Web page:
The Politics of the Post-Millenium: Lost Hopes in Barack Obama and Mitt Romney

President Barack Obama and Former President Bill Clinton in the 2012 Democratic National Convention

With the Democratic National Convention underway and the Republican National Convention already passed, it’s time to take a look at politics today.  Although the nation was energized in their original vote for Barack Obama, the economy has not grown, despite the slight bumps.  To his credit, he did salvage the automobile industry at somewhat of an expense of the taxpayers, but the banks, with their stimulus, have not changed.  In fact, the low APRs of 9% for credit cards have all been eradicated in favor of 13.99% at the lowest (or the lowest I’ve seen anyhow.)  The short time of low finance rates for student loans have all but seemingly disappeared too.

In light of this, with these conventions, the economy is still stifled, as the unemployed and under-employed struggle to survive.  Although the stock market has become healthier, the unemployment rate has remained steady at around eight or nine percent.  Government in of itself has become gargantuan.  Even though voting for the President has been touted as directly changing America, you can’t change a glutton’s stripes, no matter who’s in charge.  Republican candidate Mitt Romney is unfortunately only slightly better than Barack Obama.  They are both consummate politicians and a change in the guard will only change the color of the stripes.  Will the economy get better?  I don’t think so.  This is a Generation X-er speaking here.  Skepticism is a bit of a trademark of our generation, and after the disgust of Barack Obama’s ineffectiveness, Mitt Romney is only different in party affiliation.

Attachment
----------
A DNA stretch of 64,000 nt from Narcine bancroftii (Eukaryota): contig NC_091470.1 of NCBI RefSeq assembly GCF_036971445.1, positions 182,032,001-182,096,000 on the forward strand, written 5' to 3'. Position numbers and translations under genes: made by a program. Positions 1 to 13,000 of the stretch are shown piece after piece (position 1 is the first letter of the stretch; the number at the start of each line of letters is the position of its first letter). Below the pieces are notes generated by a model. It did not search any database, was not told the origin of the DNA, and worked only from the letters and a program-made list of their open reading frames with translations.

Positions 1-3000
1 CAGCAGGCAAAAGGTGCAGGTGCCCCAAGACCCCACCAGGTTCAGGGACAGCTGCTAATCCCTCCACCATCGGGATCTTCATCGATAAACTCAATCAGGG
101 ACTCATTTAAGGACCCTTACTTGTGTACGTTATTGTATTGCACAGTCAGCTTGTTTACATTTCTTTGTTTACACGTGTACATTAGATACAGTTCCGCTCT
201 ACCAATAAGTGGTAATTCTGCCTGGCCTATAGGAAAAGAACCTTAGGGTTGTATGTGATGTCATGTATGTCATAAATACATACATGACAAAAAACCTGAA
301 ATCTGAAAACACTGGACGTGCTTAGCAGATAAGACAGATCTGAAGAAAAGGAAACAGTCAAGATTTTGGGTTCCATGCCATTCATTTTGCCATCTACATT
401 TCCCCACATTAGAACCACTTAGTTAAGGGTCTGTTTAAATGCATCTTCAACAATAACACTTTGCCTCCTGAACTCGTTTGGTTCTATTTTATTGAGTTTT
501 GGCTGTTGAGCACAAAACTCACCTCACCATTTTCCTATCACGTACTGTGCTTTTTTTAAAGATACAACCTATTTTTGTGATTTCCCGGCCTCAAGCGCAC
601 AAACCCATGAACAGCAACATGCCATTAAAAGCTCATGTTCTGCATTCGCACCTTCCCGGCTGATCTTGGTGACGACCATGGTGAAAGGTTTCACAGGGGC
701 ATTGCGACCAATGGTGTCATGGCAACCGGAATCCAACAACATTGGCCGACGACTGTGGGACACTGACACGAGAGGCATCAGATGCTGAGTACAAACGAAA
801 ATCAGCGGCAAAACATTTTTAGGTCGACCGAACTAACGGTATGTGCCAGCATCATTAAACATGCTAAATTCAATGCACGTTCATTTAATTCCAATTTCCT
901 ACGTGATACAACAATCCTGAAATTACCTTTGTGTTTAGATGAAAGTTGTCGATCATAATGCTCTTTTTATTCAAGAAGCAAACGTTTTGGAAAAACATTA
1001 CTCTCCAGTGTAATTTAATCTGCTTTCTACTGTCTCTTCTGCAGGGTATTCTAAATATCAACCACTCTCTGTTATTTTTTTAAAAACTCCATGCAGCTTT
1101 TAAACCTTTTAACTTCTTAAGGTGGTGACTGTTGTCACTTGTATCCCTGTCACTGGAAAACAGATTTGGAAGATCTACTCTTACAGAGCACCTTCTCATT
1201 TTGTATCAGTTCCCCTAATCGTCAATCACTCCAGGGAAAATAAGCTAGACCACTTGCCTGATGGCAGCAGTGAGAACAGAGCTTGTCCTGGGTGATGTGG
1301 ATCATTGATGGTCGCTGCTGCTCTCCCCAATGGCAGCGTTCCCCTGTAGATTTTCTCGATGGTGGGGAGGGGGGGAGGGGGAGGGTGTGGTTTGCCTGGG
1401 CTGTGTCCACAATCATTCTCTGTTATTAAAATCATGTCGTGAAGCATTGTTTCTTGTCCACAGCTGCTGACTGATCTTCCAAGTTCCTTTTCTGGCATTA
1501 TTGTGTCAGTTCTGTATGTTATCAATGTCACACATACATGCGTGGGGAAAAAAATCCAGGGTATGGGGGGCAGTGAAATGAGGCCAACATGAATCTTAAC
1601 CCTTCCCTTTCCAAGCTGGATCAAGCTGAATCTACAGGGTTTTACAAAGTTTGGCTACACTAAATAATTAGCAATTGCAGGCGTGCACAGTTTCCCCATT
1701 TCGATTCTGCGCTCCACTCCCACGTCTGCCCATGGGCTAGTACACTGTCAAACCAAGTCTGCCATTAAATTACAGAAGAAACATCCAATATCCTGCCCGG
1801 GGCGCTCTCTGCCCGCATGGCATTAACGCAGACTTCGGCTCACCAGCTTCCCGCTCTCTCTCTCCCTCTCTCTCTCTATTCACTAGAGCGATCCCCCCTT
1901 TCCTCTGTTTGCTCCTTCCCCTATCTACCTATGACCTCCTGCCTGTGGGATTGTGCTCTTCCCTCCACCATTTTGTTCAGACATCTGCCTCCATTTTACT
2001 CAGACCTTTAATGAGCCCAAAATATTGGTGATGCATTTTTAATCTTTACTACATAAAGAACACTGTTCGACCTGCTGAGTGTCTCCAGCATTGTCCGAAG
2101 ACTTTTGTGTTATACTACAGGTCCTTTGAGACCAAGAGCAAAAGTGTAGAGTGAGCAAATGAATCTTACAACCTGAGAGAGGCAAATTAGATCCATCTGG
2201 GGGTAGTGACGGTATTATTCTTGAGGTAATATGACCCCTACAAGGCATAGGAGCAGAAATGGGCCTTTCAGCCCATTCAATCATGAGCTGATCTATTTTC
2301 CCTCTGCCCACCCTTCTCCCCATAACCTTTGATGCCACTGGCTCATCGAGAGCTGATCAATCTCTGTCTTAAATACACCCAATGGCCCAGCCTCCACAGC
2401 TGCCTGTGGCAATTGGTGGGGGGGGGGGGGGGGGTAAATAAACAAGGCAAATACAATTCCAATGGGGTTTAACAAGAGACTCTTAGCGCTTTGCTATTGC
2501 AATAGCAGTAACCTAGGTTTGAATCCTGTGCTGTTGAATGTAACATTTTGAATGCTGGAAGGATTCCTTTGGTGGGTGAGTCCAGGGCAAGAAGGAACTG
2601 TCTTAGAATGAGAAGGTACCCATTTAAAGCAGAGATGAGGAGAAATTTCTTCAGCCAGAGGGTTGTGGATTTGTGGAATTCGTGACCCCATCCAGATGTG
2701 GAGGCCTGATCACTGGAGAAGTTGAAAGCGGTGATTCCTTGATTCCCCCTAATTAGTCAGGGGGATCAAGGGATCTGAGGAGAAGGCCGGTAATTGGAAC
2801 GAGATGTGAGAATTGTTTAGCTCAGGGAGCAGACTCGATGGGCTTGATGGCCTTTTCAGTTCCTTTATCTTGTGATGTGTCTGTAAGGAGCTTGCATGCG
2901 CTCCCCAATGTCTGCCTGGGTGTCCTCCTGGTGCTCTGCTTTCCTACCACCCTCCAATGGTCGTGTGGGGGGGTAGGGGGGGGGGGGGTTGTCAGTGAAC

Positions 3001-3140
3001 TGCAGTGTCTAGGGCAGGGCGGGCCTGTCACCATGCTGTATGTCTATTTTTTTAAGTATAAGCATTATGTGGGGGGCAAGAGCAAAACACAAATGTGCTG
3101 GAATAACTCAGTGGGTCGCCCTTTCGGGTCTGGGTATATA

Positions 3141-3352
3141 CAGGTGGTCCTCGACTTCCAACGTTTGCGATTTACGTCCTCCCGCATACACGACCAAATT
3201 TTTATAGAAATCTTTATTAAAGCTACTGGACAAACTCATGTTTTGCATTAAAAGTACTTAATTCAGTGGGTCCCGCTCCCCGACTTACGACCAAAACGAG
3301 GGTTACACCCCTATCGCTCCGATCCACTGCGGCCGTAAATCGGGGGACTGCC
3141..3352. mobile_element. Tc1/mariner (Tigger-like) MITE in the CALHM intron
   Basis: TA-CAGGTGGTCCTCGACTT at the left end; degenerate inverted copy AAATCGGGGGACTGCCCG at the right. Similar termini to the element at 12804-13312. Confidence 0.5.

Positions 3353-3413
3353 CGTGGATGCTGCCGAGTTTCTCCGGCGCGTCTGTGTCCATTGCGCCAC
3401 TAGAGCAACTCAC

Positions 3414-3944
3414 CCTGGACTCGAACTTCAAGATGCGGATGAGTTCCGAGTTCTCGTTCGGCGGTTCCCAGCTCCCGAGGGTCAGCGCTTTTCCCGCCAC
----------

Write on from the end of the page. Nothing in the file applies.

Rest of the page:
Politics nowadays is a shattered mirror through the looking glass.  Voting for change in presidents is like voting which devil won’t sell your soul the next day.  I am not suggesting to not vote, but vote locally, deny nationally.  Voting locally and within your respective state, one can feel its impact, whether good or bad.  However, voting for whichever President and Vice President is wishing upon a non-existent star.  Just because you feel you made an impact doesn’t mean that you have.